How to overcome health anxiety and let your fears go

Endlessly worrying about our health becomes more common as we age

One of the occupational hazards of being a health journalist is a serious dose of health anxiety. But I’ve noticed lately that many of my generation have started to fret about their wellbeing, too.

An illustration of a woman looking in a mirror with a stethoscopeCredit: Iker Ayestaran

“I used to feel invincible but since I had breast cancer 12 years ago I’m hyper alert to every ache and pain,” says 65-year-old personal trainer Dianne Jones.

“Recently when a client and a friend both developed atrial fibrillation I noticed a buzzing feeling in my own chest and an irregular heartbeat and convinced myself I had it too.”

Five per cent of people suffer health anxiety, previously known as hypochondria, a term largely abandoned because it trivialises a genuine problem, according to consultant psychiatrist and author Professor David Veale from South London and Maudsley NHS Trust.

“Those affected will search out information on the internet, check for signs of illness, seek reassurance from friends and relatives and book doctors’ appointments in the fear that something terrible is wrong,” he says.

“When a test result comes back negative, it tends not to relieve their fears. Instead, they may worry that something has been missed and seek a second opinion.”

Health anxiety can become more troublesome as we age and accrue more long-term conditions, such as arthritis, diabetes, COPD and heart problems. “Older people with long-term conditions are more likely to develop physical sensations and interpret them wrongly as caused by something serious,” says Professor Veale.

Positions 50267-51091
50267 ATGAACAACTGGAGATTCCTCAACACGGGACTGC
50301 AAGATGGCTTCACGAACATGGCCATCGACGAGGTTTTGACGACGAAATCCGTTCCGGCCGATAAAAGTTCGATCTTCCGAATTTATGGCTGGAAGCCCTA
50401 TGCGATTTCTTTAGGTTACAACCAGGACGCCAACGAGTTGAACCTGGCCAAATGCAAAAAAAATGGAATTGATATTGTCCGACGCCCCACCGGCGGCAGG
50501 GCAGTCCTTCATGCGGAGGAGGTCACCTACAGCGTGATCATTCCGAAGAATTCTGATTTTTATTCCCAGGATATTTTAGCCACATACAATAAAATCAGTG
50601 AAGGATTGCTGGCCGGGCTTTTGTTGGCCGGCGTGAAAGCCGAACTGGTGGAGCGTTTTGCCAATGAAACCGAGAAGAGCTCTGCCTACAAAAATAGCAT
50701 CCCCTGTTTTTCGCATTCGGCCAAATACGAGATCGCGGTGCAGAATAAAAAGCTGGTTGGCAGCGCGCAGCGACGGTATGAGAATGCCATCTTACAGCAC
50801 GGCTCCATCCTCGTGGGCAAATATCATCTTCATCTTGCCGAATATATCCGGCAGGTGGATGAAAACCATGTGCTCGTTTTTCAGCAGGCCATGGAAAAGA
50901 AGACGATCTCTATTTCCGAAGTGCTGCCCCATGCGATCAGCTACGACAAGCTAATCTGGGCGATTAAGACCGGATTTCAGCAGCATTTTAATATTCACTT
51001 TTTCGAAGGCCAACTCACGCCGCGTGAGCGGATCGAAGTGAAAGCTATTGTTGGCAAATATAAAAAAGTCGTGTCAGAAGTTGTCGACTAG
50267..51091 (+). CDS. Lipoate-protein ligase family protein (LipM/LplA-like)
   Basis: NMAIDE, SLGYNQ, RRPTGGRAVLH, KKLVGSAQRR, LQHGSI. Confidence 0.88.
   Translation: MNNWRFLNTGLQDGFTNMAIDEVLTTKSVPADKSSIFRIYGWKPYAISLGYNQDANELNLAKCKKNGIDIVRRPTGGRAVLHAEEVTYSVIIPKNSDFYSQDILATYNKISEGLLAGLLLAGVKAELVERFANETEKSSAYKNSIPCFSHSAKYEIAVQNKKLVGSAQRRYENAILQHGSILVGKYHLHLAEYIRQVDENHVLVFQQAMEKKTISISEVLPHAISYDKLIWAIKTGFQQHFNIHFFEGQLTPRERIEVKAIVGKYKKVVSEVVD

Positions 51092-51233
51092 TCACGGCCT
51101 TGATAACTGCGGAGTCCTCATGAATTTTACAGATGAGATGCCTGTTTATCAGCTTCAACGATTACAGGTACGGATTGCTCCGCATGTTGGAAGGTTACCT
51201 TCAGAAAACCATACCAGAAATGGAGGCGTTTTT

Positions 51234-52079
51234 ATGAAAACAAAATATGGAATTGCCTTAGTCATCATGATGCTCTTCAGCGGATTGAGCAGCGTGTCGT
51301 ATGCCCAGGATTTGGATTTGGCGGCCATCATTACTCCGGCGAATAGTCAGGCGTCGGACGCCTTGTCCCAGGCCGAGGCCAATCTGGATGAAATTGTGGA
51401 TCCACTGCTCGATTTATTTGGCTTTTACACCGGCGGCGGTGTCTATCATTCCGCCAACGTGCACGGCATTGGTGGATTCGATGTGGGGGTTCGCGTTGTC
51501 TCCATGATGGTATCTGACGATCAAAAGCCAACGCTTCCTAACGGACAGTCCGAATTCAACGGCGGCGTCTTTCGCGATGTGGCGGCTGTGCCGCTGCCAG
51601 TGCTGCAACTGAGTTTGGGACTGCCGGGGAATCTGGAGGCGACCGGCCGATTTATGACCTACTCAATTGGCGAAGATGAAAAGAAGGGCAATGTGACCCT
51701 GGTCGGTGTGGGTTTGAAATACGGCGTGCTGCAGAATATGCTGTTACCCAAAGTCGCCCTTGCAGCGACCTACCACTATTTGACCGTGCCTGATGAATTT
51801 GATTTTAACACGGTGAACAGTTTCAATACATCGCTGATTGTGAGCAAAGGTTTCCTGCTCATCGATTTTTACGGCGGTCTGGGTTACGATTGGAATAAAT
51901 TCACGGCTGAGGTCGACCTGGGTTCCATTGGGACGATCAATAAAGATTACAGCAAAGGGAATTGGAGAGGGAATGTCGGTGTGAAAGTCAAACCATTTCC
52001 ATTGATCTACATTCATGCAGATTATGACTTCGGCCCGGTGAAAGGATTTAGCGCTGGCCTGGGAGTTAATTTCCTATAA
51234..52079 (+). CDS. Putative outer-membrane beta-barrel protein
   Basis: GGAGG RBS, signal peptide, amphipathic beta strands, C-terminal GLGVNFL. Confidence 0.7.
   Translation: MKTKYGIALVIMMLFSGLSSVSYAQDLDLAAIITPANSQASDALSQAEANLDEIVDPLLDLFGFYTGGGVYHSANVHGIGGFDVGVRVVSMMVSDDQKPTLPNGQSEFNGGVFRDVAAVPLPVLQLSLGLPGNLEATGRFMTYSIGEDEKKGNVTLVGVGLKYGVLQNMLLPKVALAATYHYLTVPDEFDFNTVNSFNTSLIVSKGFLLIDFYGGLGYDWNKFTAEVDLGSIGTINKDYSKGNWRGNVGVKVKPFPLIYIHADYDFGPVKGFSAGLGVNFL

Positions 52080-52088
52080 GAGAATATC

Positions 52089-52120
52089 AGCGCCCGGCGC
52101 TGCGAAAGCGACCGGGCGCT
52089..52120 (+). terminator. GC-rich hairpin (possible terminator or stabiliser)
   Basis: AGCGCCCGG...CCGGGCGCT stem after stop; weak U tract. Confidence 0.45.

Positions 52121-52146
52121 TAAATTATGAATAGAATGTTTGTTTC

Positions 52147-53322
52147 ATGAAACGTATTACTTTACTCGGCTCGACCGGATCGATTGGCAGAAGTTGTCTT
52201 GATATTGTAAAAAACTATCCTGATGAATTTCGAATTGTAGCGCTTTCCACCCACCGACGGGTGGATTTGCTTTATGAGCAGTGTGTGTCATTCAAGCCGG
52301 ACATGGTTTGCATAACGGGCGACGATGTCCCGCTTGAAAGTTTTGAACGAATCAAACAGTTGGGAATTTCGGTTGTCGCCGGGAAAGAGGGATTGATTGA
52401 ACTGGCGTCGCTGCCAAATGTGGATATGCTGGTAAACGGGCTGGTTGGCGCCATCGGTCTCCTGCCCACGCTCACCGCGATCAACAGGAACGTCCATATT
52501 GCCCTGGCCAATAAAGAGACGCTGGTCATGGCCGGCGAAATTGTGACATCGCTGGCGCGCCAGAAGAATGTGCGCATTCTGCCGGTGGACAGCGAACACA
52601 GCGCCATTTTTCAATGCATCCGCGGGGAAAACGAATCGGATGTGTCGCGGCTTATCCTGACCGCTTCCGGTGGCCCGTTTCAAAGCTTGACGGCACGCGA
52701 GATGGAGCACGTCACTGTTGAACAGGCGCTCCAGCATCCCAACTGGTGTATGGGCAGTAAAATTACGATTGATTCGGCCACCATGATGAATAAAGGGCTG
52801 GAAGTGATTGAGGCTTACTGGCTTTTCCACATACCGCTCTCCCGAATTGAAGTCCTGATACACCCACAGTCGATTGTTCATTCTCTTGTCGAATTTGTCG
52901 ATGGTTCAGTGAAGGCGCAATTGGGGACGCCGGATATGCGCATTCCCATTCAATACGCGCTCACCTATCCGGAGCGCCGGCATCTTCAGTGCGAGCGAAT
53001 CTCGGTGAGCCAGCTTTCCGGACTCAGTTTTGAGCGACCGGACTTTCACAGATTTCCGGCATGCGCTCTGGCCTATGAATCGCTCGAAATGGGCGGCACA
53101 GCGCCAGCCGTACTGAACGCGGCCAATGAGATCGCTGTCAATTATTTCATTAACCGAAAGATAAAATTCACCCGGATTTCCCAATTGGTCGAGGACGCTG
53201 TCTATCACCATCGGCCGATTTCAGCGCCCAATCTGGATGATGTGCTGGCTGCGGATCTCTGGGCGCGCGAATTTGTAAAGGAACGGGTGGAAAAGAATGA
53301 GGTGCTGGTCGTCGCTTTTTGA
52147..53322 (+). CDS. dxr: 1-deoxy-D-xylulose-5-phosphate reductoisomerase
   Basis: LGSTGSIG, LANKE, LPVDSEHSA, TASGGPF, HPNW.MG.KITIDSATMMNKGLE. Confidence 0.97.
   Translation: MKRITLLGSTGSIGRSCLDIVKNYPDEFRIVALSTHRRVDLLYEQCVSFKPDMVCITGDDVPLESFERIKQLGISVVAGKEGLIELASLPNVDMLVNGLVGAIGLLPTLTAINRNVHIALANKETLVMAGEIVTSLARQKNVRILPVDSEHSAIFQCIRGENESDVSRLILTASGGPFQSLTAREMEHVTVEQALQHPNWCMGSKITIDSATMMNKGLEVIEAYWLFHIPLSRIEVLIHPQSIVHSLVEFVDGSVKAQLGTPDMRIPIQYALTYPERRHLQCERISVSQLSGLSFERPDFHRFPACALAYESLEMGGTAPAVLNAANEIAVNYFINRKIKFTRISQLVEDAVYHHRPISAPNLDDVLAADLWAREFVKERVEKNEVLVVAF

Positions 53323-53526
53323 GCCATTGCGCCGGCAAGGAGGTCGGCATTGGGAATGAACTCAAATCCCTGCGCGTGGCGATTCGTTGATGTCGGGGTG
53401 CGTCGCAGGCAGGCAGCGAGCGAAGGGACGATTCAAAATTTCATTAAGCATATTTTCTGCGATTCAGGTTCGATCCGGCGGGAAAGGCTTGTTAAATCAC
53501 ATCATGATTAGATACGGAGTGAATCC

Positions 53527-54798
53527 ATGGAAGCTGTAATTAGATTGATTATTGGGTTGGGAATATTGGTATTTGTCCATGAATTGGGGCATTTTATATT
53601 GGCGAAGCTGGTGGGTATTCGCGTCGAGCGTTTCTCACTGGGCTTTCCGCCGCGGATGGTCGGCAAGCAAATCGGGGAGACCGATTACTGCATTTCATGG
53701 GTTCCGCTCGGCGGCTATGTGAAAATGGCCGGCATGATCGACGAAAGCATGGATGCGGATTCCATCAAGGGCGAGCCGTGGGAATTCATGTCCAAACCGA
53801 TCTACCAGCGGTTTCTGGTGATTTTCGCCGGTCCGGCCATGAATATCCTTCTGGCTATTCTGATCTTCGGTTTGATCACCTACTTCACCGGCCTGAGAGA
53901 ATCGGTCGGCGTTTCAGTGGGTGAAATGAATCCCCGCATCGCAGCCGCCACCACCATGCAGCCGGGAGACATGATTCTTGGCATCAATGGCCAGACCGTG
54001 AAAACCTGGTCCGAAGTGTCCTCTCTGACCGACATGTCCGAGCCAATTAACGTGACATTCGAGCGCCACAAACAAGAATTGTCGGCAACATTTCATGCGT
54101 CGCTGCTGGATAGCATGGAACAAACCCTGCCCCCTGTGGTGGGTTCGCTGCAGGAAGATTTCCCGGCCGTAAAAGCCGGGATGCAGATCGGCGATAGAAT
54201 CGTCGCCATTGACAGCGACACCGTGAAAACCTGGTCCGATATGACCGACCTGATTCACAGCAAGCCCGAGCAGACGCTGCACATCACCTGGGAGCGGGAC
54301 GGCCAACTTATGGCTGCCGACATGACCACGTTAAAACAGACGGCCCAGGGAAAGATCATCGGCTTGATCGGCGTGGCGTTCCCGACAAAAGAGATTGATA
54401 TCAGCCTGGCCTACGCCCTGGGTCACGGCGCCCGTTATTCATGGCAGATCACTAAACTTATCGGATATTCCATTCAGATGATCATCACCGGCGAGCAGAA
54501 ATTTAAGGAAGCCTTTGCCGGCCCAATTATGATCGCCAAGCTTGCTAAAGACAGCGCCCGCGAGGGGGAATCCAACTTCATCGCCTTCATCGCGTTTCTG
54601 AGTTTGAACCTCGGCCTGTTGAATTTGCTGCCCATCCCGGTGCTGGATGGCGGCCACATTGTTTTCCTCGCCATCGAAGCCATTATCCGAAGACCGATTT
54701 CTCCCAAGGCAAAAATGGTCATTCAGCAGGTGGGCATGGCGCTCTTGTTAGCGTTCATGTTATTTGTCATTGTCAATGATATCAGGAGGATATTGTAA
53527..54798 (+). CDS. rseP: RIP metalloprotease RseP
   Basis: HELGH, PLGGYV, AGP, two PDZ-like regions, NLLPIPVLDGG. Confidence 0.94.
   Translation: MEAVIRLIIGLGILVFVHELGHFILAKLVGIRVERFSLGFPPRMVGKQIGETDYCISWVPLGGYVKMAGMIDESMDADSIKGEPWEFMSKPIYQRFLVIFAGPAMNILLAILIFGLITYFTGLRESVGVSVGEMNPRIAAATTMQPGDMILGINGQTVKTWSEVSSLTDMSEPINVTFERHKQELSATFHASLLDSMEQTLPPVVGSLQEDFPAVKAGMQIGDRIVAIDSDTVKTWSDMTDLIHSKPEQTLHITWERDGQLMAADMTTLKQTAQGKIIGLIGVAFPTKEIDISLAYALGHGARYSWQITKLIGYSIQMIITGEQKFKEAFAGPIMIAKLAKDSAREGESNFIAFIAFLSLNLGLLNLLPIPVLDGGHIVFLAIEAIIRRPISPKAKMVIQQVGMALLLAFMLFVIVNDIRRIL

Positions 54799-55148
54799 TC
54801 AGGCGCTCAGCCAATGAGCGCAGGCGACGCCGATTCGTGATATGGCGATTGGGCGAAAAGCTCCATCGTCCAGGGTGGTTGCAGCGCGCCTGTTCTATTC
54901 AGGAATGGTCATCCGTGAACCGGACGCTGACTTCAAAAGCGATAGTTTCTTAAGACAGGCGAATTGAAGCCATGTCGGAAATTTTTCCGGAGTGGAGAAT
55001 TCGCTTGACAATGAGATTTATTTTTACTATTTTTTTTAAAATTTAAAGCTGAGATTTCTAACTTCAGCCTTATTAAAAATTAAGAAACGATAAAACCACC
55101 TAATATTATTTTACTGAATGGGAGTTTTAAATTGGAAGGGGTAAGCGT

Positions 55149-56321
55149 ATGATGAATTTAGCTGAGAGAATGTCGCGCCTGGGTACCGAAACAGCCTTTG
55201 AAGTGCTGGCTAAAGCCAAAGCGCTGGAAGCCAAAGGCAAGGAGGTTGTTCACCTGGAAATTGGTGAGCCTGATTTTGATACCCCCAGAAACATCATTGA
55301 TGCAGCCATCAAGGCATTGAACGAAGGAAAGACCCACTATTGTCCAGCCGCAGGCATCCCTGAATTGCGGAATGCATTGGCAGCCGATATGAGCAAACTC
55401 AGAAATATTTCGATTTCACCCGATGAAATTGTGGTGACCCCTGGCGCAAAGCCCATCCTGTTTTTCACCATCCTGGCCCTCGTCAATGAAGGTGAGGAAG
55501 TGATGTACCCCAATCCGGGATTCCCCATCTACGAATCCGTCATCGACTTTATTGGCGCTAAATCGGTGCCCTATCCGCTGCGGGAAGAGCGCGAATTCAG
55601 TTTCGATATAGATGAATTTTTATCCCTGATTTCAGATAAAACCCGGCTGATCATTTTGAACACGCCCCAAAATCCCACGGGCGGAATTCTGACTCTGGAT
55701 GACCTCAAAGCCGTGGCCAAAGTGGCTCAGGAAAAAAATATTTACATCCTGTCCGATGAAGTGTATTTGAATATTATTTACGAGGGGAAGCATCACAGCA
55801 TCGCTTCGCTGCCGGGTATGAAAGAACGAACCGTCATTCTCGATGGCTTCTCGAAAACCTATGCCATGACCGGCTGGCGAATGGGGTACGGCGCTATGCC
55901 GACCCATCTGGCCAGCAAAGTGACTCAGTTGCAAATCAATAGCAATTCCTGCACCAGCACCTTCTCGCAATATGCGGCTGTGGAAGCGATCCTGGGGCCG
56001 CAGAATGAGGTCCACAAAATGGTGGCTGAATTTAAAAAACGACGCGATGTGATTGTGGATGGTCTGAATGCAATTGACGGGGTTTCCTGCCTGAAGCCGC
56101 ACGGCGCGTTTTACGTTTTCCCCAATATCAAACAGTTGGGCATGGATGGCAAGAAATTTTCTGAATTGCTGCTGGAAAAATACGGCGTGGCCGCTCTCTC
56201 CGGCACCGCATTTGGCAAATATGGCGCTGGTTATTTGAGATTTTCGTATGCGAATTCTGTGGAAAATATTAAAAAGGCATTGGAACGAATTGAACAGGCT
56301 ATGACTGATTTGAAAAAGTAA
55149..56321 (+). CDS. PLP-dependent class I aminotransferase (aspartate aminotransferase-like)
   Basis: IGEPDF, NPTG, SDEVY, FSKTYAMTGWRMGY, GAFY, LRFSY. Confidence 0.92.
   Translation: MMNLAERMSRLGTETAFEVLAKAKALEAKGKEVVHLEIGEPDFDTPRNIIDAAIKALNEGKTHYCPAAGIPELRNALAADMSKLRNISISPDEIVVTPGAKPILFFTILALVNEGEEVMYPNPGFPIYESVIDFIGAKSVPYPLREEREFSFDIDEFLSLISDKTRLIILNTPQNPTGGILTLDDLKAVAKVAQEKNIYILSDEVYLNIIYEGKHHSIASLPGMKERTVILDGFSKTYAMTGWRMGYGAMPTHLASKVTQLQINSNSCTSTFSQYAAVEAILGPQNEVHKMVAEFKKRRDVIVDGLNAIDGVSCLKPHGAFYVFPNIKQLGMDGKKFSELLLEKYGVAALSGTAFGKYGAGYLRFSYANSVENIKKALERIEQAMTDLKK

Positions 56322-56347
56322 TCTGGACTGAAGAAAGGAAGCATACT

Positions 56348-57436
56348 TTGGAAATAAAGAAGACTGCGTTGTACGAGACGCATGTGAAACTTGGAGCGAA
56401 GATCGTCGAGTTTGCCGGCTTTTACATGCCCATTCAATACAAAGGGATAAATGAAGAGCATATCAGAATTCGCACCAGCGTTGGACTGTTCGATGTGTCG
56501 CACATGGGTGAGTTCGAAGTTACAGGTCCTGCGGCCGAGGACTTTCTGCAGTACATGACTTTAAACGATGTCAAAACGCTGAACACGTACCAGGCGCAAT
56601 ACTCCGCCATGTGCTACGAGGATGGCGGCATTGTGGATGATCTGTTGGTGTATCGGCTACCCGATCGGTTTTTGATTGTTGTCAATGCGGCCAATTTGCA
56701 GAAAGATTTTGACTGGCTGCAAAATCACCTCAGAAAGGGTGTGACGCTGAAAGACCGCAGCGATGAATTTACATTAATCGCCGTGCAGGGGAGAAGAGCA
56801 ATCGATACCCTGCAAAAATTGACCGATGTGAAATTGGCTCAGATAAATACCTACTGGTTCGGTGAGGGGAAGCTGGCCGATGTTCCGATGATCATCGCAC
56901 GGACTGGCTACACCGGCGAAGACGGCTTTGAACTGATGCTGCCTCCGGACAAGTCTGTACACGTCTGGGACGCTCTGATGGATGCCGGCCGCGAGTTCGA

Symptoms they may have shrugged off without a thought when younger get blown out of proportion: a run of palpitations spells an imminent heart attack, a bout of dizziness a sign that we’re about to have a stroke, forgetting someone’s name a terror of impending dementia.

However, anyone suffering from rapid heartbeat or dizziness for the first time should get it checked out, he stresses.

Depressed man sitting on floor.Credit: Shutterstock / Elena Kalinicheva

Many causes

What causes those anxious feelings? “At the heart of health anxiety is ‘catastrophising’, thinking the worst is going to happen, plus an intolerance of uncertainty, as well as perhaps a degree of ‘magical thinking’ where people think that fearing something bad is going to occur causes it to do so,” explains Professor Veale.

An inability to tolerate uncertainty often originates in previous experiences. Childhood illness and an anxious mother were triggers for John Nolan, 70, who started to worry about his health when he had a haemorrhage following a tonsillectomy aged five.

A few years ago he had a panic attack and ended up on a cardiac ward. “Even the doctors thought I’d had a heart attack until further tests revealed I hadn’t. Since then, I haven’t been able to let go of the nagging fear that there is something seriously wrong with my heart.”